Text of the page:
This time I decided I should read something popular to see what all the hub-bub is about.  It turns out that Ready Player One by Ernest Cline is doing particularly well.

Cline has managed to do something unique with this debut novel:  There are more geeky references (which I love) in this thing than any other I have ever read.  People, like myself, who are into geeky things get a massive kick out of seeing our pop-culture icons used in conjunction with a well-written story.

Less geeky individuals will be able to easily identify with the socioeconomic state the world is in.  To put it simply, the real world has become the sort of place where you don’t drink the water and you only go outside with a group of people to watch your back.

The main character, Wade Watts, escapes into a virtual world where all of these problems don’t exist, much like the rest of the world.  This virtual reality (named OASIS) is basically a video game that has become so huge it has essentially replaced the Internet.  OASIS is completely immersive, and massive.  No one hops on to their laptop to Google whether a swallow can carry a coconut anymore.  Instead, they log in with their OASIS console and watch the poor birds try.  (The answer is likely no, by the way.)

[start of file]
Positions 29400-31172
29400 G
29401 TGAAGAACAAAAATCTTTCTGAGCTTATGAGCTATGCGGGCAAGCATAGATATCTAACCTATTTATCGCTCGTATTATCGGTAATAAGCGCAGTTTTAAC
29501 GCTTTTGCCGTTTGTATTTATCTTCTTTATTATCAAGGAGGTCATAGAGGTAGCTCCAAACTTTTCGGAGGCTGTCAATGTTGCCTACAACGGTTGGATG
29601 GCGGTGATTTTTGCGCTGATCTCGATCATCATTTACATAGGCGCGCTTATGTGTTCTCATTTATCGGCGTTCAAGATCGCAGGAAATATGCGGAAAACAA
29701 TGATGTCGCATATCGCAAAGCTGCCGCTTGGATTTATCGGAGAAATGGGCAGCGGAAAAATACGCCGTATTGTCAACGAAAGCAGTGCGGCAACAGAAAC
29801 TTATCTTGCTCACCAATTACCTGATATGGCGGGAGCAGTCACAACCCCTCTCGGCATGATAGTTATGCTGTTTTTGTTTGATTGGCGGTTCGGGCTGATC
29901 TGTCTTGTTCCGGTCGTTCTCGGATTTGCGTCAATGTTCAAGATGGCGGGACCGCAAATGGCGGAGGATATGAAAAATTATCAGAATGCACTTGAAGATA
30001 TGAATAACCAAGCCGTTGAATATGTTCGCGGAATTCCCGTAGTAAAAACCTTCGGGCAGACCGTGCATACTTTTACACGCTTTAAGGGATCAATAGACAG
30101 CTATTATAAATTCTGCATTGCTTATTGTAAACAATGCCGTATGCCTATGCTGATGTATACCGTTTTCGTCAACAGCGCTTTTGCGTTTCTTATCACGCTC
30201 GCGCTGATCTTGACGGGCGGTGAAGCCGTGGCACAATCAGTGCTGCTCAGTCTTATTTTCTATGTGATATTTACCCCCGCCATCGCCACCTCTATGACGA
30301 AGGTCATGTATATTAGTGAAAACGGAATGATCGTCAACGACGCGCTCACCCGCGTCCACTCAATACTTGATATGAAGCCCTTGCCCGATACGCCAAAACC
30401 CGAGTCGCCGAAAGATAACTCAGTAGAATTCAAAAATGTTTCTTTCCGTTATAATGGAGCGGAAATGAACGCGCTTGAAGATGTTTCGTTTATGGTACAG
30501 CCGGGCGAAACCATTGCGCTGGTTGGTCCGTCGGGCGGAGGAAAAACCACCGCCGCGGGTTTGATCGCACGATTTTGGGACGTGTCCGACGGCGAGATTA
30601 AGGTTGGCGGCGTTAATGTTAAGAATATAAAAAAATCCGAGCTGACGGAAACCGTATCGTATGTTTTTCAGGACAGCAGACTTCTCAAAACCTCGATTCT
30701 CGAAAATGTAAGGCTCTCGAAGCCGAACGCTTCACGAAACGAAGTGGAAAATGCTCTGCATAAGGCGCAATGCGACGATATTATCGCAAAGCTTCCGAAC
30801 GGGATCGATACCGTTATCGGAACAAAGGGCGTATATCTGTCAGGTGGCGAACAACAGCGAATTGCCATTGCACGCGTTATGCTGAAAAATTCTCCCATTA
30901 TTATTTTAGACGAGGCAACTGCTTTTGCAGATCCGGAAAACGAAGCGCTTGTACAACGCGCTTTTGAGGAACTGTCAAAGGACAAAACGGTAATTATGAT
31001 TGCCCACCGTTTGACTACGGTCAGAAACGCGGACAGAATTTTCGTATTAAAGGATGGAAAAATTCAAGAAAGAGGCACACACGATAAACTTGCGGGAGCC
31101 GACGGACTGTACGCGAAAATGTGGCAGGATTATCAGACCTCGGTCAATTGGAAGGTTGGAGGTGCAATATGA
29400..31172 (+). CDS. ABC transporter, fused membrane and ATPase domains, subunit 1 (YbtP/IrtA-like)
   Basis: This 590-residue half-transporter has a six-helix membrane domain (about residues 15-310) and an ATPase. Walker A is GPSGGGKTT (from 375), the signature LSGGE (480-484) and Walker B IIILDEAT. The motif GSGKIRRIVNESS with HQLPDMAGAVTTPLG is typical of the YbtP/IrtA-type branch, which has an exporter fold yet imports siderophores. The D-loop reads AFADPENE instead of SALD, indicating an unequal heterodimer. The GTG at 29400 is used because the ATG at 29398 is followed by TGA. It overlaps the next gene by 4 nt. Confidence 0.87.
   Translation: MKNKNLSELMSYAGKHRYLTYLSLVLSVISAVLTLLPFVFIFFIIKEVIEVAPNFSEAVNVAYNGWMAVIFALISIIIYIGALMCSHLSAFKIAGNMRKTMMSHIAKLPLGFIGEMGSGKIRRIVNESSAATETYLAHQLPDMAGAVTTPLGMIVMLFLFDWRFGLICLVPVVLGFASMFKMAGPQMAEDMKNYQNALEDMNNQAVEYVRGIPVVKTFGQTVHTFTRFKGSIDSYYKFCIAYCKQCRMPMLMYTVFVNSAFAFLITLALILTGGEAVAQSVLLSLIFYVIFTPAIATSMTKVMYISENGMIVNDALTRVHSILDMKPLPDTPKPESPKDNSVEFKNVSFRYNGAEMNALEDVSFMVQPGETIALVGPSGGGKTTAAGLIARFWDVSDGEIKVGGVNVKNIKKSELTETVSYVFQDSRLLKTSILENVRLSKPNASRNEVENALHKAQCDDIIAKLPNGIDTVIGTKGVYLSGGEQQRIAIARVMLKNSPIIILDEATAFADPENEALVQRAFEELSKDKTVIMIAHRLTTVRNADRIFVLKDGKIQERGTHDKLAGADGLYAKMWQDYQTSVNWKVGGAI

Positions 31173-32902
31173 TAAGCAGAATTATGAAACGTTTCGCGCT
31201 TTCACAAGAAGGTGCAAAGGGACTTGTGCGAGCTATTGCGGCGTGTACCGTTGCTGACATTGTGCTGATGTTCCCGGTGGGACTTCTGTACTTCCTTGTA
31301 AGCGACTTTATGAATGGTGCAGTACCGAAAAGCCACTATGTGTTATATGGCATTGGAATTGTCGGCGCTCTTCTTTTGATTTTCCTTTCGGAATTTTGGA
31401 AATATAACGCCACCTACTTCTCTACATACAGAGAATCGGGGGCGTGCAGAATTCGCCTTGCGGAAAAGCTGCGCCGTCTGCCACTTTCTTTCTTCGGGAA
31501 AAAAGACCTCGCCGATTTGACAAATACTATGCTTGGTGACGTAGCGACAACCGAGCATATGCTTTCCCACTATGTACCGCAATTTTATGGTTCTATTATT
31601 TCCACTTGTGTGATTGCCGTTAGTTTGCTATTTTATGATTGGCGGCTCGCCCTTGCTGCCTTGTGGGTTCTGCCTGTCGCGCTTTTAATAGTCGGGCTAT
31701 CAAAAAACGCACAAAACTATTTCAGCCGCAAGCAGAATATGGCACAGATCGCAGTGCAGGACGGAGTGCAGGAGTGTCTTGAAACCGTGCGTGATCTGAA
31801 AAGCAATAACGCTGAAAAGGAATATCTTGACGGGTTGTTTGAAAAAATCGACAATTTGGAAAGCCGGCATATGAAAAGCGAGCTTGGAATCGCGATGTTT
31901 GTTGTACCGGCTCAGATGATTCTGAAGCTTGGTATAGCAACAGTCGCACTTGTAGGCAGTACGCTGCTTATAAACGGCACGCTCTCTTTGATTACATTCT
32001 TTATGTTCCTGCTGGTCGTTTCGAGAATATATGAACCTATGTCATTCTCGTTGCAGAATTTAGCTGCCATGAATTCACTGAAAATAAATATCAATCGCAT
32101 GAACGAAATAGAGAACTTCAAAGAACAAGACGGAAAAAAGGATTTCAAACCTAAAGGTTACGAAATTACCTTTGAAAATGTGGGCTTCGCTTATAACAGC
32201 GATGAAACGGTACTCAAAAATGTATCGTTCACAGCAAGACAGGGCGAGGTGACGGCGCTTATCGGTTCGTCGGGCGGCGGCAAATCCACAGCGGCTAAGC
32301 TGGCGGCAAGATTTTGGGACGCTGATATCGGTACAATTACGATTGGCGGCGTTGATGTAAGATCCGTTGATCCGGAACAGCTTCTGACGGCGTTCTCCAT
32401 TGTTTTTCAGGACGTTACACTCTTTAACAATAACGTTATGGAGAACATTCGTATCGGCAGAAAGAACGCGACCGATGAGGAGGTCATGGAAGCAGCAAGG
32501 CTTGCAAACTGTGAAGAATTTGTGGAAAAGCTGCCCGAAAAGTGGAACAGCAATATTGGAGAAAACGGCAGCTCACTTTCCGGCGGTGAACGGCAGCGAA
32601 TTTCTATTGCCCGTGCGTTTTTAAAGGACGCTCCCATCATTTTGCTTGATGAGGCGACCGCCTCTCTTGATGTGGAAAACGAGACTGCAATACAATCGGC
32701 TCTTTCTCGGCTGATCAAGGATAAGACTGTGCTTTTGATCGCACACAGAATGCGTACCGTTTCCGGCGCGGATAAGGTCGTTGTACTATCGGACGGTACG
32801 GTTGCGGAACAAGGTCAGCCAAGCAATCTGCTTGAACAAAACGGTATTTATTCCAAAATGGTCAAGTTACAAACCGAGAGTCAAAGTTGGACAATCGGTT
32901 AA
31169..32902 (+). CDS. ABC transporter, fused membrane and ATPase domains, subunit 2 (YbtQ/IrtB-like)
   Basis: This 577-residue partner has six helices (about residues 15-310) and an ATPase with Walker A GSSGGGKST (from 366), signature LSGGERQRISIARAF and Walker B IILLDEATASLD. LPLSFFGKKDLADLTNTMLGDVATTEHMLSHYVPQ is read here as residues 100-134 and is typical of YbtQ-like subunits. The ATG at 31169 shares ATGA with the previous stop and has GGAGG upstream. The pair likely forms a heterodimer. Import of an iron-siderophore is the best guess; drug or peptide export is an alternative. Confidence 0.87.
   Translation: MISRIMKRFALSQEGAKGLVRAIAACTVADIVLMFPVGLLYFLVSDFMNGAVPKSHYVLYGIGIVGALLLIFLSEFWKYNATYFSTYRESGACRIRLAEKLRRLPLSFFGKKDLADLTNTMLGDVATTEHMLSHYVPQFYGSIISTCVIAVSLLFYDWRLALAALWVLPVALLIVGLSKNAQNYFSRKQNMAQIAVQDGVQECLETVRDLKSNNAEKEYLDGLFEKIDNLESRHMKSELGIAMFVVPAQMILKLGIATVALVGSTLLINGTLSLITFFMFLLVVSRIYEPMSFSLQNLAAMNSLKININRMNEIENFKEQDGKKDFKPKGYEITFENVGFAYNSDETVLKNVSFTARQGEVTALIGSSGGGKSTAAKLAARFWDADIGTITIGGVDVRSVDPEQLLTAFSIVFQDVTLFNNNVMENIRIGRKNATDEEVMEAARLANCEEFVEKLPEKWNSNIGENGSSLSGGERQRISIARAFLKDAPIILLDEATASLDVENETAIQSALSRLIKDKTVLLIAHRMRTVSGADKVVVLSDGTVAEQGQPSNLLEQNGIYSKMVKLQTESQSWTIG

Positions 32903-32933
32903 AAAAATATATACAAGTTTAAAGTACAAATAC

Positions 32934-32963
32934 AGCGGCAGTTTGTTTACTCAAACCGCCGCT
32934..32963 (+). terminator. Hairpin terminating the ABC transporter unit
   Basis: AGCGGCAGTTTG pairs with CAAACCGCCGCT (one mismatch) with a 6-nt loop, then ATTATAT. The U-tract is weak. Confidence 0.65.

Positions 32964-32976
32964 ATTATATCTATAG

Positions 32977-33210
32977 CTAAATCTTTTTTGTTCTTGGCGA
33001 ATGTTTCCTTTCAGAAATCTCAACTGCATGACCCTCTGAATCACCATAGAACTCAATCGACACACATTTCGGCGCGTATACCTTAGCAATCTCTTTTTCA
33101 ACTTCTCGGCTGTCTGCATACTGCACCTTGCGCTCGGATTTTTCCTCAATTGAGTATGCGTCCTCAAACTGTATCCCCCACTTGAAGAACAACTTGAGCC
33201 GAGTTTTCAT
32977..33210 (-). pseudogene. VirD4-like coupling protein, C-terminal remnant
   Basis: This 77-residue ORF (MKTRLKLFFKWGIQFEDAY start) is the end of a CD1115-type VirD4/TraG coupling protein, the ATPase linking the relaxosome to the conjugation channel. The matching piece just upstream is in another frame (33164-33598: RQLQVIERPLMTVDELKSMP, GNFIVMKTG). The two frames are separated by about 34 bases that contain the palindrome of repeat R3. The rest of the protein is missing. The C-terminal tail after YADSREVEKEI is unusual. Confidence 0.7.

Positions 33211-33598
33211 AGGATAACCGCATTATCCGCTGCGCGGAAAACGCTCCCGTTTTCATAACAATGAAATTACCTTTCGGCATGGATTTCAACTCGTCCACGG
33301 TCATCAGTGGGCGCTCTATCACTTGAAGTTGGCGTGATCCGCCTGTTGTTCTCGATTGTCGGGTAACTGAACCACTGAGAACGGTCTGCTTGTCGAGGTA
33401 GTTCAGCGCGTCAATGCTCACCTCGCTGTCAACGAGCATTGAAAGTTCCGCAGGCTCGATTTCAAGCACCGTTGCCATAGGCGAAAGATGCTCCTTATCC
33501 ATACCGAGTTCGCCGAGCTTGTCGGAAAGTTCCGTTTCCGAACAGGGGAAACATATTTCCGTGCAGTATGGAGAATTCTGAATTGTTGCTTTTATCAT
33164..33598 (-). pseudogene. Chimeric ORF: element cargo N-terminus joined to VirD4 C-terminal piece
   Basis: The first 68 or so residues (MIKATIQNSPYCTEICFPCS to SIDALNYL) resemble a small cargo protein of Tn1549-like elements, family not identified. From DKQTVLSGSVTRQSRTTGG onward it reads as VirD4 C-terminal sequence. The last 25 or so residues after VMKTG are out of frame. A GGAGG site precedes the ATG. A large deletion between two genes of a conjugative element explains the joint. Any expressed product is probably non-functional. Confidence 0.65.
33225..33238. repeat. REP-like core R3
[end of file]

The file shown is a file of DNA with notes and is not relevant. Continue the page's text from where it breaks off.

So, here’s the question: does Cline manage to write something that John Scalzi (one of my favorite authors) calls a “nerdgasm” with enough of a story to appeal to the non-nerd audience?  That’s a tough one.  The story is clever, moves well, and has a fun classic adventure feel to it. However, it’s not something I would recommend to my non-geeky wife.  But I loved it.  If you are a gamer, obsessed with 80s pop culture, or a self-proclaimed geek of any stripe, you owe it to yourself to read this book.  Go get it!  It’s better than playing a perfect game of Pac-Man!

Quinton Lawman is a technical writer at OverDrive.

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